There has been a lot of talk about Microsoft Web Apps in recent months and a lot of discussion about how it and Google Docs are going to square up. Meanwhile, HP follows Dell as the latest company to add new document management capabilities to a new set of printers.
Web Apps Released for Selected Regions
Finally, Microsoft‘s (news, site) Office Web Apps have been released. While the roll-out is not complete -- a full international roll-out to come soon -- users in the US, Canada, Ireland and the UK can now access browser-based versions of Word, Excel, PowerPoint and OneNote -- at office.live.com. All you need is a Microsoft Live ID.
Over the last few months, Microsoft has been incorporating feedback from users involved in the Office Web Apps Technical Preview in the run-up to the general release of Office 2010 due next week.
Generally speaking, there hasn’t been a lot said as to whether the new Web Apps are good, bad or indifferent, but no doubt that is set to change over the week as people start uploading their docs onto Skydrive.
So here’s some of the functionality we know about so far.
- Drag And Drop: You can drag files directly from your desktop into a web browser and edit them there. Documents that have been shared with you, or documents that you have been working on recently can be easily accessed in ‘recent documents’.
- Real time work: With co-authoring in Excel and OneNote Web Apps, you can work with others at the same time and never be locked out of a document when someone else is working on it.
- Smartphone Access: Word and PowerPoint documents can be accessed on SmartPhones without any additional software by entering Office.Live.com on your Smartphone.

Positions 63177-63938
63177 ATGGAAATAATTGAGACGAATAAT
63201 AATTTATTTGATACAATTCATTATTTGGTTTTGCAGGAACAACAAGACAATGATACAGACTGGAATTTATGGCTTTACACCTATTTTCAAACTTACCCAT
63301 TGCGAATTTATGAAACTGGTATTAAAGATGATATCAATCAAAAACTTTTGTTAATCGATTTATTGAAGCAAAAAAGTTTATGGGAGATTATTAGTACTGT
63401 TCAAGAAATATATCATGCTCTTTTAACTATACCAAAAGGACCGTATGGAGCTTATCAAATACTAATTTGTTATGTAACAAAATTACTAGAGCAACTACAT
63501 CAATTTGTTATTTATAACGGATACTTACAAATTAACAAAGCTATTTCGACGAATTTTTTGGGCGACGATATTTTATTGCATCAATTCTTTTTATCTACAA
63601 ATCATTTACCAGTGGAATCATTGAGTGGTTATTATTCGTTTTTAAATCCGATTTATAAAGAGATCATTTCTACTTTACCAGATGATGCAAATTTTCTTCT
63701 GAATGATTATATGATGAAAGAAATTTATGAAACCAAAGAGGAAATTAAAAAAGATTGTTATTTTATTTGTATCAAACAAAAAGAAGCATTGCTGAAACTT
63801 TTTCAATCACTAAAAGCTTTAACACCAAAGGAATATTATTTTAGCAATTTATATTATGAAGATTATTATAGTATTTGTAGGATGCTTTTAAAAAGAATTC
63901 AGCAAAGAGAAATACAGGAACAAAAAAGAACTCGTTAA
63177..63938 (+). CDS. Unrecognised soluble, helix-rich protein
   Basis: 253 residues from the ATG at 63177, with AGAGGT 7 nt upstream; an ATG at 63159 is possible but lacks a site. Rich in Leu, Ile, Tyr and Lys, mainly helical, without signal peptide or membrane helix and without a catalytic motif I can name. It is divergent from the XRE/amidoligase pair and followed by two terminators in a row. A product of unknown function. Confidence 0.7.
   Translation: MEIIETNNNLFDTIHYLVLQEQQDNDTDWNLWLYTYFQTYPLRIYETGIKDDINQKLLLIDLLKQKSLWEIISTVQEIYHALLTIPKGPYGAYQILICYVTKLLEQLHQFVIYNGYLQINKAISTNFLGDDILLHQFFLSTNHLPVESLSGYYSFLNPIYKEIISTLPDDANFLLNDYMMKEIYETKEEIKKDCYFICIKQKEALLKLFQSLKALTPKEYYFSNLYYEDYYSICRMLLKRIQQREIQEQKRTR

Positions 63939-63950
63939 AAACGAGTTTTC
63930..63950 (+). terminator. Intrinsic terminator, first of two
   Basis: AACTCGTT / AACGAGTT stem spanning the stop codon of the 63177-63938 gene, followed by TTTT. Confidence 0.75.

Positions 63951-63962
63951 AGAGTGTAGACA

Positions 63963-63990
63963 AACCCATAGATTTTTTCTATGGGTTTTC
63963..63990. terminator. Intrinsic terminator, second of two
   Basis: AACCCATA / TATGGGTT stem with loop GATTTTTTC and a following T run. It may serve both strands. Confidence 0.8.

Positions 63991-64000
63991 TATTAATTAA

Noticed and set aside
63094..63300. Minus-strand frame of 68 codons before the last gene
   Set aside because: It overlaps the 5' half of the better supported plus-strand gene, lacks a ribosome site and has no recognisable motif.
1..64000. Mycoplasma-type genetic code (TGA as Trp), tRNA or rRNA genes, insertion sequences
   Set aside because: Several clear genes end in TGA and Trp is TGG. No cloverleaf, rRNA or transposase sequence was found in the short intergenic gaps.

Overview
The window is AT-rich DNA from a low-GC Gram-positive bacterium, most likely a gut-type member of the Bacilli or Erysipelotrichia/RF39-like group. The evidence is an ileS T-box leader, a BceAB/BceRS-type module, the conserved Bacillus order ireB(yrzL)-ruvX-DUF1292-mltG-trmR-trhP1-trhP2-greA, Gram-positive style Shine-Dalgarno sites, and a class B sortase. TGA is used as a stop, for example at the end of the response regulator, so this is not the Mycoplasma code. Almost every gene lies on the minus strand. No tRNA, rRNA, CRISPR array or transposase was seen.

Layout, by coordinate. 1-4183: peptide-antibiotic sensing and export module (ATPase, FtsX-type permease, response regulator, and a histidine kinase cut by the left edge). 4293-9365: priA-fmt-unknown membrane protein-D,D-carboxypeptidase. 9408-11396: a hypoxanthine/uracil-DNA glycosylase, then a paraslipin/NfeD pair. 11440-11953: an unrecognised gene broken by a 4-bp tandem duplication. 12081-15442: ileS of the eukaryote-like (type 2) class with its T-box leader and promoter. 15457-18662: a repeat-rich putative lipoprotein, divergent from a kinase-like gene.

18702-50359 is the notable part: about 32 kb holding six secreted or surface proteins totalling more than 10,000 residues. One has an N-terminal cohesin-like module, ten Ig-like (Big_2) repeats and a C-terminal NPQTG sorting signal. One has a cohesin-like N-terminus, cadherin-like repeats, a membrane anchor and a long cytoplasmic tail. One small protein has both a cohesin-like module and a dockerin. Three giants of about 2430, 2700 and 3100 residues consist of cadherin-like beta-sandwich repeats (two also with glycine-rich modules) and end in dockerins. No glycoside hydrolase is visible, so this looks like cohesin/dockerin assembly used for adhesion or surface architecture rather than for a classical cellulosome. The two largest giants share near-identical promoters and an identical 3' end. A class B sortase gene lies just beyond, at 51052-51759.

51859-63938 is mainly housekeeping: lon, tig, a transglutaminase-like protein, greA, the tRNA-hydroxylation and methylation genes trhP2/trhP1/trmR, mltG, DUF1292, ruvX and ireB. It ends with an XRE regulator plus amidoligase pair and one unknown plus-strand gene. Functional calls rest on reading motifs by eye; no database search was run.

- Instant messaging: Send and receive instant messages using Messenger on the web, whether or not Messenger is installed on your computer.
- Version history: Enables you to go back to older edits of your documents.
- Enhanced search: Search across all documents and those shared with you by others.
It’s too early to know whether this is going to steal some of the Google Docs thunder, but watch and wait and it should become clear very quickly.
HP Takes Printers to the Cloud
There has been quite a bit of movement on the integrated printer and document management front in recent weeks. Only last week, in fact, Dell (news, site) announced it was taking to the document management market by adding document management functionality to its printers.
This week, HP (news, site) has added a web connection and email address to its printers with the new ePrint platform. It adds Google cloud capabilities to web connected printers so that users will be able to print anything anywhere and from anywhere.
The new solution enables ePrint connected printers to access files in the cloud through Google Docs, Google Photos and Google calendar and print those files across an international network of printers. Features include:
- Store files in the cloud and print them when necessary
- Schedule content delivery to printers for printing